Skip to main content
It looks like you're using Internet Explorer 11 or older. This website works best with modern browsers such as the latest versions of Chrome, Firefox, Safari, and Edge. If you continue with this browser, you may see unexpected results.
Your browser is unsupported
We recommend using the latest version of IE11, Edge, Chrome, Firefox or Safari.
Adopting Open Textbooks
Several Guides have detailed outlines for adopting and modifying open textbooks in your course.
How Do I Adopt Open Textbooks?
In order to provide open textbooks to your students as alternatives to the textbooks they need to purchase, complete the following steps:
- Search for and examine the textbooks that are available through the various Open Textbook sources. Identify the textbooks that may be appropriate for your course. [Note: not all subject areas and topics will have open textbook alternatives.]
- If you do find open textbooks that sound appropriate for your course, you will next need to review and evaluate both the content and quality of the material to ensure it will meet your needs. Several guides are available detailing how to evaluation Open Education Resources.
- Determine if you want to use the textbook as is, or edit or modify the content prior to assigning it to your students.
- Decide if you want to use the textbook as is, edit, or modify the contents. One of the benefits of open textbooks is you can use them as is, or customize them for specific course to meet both your teaching style and content needs. You do need to make sure the licensing will allow you to make edits or add content - this will depend on the source of the textbook.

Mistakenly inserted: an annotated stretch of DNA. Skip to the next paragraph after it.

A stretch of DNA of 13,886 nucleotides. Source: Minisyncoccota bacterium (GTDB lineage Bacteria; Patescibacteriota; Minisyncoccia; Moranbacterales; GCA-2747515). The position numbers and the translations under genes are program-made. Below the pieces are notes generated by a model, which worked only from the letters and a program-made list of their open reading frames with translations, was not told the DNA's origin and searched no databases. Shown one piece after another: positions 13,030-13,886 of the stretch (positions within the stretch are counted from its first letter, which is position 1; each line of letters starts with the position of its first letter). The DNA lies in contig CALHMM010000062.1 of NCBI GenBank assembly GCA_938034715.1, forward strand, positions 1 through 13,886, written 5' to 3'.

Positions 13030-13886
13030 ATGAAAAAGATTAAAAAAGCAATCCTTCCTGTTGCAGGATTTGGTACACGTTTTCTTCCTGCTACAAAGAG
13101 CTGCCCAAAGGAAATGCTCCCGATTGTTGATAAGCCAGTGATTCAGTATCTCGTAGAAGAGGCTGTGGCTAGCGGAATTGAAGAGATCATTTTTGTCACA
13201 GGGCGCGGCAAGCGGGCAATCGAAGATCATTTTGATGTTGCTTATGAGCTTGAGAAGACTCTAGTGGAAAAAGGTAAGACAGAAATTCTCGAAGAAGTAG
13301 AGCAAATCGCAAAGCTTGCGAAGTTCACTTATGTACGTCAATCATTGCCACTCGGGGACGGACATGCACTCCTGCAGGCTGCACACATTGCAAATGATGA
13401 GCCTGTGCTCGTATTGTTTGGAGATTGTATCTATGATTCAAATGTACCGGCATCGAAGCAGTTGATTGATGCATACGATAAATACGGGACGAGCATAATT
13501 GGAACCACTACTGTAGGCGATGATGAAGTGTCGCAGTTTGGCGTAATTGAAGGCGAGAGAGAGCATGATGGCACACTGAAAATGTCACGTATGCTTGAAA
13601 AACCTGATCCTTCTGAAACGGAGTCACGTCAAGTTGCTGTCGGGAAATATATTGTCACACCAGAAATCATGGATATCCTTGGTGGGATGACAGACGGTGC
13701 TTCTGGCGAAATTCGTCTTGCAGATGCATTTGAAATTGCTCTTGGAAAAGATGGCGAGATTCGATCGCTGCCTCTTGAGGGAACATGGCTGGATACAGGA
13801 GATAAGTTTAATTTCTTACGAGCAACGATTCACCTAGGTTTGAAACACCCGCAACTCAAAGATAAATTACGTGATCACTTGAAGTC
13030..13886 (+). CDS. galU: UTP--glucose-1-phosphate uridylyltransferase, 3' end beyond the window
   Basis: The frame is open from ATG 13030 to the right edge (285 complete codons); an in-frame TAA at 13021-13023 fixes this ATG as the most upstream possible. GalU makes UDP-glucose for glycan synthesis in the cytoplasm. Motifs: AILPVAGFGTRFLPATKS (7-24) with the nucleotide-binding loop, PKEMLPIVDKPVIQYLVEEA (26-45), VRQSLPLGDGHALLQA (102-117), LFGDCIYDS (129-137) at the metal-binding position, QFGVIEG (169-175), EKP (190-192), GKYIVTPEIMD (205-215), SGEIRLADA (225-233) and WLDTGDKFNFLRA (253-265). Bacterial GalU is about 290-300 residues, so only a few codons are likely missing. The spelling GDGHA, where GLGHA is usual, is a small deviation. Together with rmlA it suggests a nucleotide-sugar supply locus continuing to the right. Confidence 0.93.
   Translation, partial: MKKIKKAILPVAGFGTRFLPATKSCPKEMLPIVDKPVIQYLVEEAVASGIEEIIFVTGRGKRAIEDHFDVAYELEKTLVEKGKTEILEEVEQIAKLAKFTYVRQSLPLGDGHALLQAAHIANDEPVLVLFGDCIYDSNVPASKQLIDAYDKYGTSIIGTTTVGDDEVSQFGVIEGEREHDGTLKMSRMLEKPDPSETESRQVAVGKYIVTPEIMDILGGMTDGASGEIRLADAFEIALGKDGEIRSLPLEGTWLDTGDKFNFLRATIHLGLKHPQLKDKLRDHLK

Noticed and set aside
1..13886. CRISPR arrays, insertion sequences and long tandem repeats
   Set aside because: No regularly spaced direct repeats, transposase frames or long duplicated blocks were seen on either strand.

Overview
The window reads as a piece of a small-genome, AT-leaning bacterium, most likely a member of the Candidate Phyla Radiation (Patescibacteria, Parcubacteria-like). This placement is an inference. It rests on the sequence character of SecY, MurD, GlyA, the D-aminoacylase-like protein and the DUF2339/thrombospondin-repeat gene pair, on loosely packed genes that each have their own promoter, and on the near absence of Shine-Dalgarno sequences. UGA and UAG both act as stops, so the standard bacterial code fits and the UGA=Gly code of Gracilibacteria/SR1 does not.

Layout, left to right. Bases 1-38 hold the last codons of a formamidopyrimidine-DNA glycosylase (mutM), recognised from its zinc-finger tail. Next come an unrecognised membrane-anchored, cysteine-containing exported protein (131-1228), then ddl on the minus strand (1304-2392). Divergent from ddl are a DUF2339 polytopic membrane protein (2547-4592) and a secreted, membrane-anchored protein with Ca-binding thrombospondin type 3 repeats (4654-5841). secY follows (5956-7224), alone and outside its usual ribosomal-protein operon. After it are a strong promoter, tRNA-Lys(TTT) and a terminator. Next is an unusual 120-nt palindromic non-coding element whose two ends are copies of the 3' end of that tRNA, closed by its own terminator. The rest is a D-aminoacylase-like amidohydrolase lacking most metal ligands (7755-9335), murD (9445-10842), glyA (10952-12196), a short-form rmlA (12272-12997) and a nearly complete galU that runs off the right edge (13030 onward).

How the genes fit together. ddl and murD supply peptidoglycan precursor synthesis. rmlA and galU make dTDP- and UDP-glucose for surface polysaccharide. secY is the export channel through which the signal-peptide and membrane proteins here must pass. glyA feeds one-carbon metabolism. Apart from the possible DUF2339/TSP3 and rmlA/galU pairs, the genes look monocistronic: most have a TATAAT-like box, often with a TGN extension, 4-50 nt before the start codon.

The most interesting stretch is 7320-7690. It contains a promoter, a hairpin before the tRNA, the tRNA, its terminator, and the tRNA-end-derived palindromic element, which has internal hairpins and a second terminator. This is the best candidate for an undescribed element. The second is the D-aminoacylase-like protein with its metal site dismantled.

- Disseminate the open textbook to your students.
See also: Six Steps to Modifying an Open Textbook
Why Adopt an Open Textbook
Creating or Modifying OER Material
Platforms to Host OER Materials
Make your OER Accessible
How do I Create OER content?
The major requirement to creating OER is to openly license your work but there are four major steps to creating and sharing OER in educational contexts.
- License your Work: Creative Commons Licenses and Copyright
- By default, you hold the copyright for any presentation, video, website, or software that you create. You don’t need to register or include a © symbol, copyright happens at the point of creation. Copyright is "all rights reserved," which means if someone wants to download or copy documents or other content from the material, they can’t distribute that content to anyone else without the expressed permission of the copyright holder. Creative Commons licenses allow the copyright holder to change “all rights reserved” to “some rights reserved.” The copyright holder retains copyright, but clearly identifies conditions under which the general public may use the content. (UMIch)
- Use openly licensed material: Find Open Textbooks
- Attribute others' materials appropriately.
- Share your work so that others may access it: Consider upload your work on INDIGO, UIC's institutional repository or an OER platform.